Born in poverty in Pine Bluff, Arkansas, George moved toward a brighter future through education. He received his bachelor’s degree from Fisk University in Tennessee, his master’s degree at Yale, and continued studies at the University of Chicago and eventually completed a Ph.D. at Columbia focusing on social problems facing Black Americans, specifically the African American diaspora from the South. He was the first Black man to receive a Ph.D. from Columbia. As a leading sociologist of his time, George co-founded the National Urban League and served as its Executive Director from 1911 to 1918. Simultaneously, he founded the Department of Social Sciences at Fisk University and created one of the first programs educating and training Black social workers. After leaving the National Urban League, George served as a special assistant to the Secretary of Labor where he was able to push forward progressive policies impacting employment, housing, and recreation. His work helped advance African American worker inclusion in unions, improved working conditions, and put stricter policies in place regarding child labor. His impact in history is one of immense achievements that helped progress the fields of social work and higher education.
Lester Blackwell Granger (1896-1976)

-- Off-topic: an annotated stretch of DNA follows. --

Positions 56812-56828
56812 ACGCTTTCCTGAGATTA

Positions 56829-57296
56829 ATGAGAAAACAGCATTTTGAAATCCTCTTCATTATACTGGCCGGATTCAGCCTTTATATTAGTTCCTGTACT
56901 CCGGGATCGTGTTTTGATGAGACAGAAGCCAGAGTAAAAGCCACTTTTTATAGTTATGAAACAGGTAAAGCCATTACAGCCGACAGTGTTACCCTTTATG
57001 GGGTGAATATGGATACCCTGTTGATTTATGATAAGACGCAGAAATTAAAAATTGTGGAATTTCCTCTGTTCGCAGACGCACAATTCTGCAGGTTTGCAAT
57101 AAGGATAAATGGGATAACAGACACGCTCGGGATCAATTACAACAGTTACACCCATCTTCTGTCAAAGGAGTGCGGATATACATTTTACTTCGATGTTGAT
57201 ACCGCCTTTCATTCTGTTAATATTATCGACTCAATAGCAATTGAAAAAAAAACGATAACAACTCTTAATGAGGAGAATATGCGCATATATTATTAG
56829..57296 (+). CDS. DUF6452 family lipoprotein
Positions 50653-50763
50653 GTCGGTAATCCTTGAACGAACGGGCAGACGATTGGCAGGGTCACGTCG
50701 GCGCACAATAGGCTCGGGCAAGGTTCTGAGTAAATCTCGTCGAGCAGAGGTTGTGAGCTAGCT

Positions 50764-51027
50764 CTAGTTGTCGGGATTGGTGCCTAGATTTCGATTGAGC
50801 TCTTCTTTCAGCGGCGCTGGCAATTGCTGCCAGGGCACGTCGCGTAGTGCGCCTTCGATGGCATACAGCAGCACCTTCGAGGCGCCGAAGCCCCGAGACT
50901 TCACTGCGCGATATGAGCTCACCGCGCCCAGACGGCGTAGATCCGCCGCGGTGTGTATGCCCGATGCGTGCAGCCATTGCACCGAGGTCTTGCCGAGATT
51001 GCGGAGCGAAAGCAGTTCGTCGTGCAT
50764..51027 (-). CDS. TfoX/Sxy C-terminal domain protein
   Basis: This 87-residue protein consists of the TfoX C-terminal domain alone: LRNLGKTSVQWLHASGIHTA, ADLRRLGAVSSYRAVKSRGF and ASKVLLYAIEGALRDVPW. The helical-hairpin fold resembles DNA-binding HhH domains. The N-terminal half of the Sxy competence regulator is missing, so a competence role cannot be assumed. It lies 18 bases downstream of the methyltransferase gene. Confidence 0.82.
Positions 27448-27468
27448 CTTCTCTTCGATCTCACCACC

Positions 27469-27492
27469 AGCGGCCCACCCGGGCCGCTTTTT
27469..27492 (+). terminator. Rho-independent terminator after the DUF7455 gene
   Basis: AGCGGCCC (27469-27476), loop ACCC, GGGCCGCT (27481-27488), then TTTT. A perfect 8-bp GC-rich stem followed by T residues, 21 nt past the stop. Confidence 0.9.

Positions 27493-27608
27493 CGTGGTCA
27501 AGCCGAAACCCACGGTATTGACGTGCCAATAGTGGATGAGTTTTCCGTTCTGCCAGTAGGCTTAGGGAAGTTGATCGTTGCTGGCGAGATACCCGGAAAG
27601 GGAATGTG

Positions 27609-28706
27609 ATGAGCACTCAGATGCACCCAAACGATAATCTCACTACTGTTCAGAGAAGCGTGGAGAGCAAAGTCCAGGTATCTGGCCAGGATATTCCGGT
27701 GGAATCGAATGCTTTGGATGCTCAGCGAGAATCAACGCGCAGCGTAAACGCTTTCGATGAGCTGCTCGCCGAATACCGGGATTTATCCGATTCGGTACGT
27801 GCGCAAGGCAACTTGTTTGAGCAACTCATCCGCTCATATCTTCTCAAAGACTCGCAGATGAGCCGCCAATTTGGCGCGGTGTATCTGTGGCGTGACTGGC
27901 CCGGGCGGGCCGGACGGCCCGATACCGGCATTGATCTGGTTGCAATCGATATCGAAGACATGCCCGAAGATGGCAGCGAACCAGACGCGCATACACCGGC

A native of Virginia, Lester was born in Newport News. After serving in the U.S. Army during World War I, he graduated from Dartmouth in 1918 and moved to New Jersey, where he became a leader in George Edmund Hayne’s National Urban League chapter in Newark. After leaving this role, Lester began engaging in social work, helping Black youth in vocational schools. Lester also engaged in critical civil rights work, fighting for racial integration in the armed forces. He was an integral pioneer in social work and in 1952 he became the first president of the National Conference of Social Welfare. Lester eventually returned to his National Urban League work, founding the Los Angeles chapter of the organization and advocating for better economic opportunities for students at historically Black colleges and universities. Towards the end of his career, Lester turned to teaching, lecturing at Dillard University in New Orleans, Louisiana, passing his knowledge of social work and justice movements onto the next generation of leaders.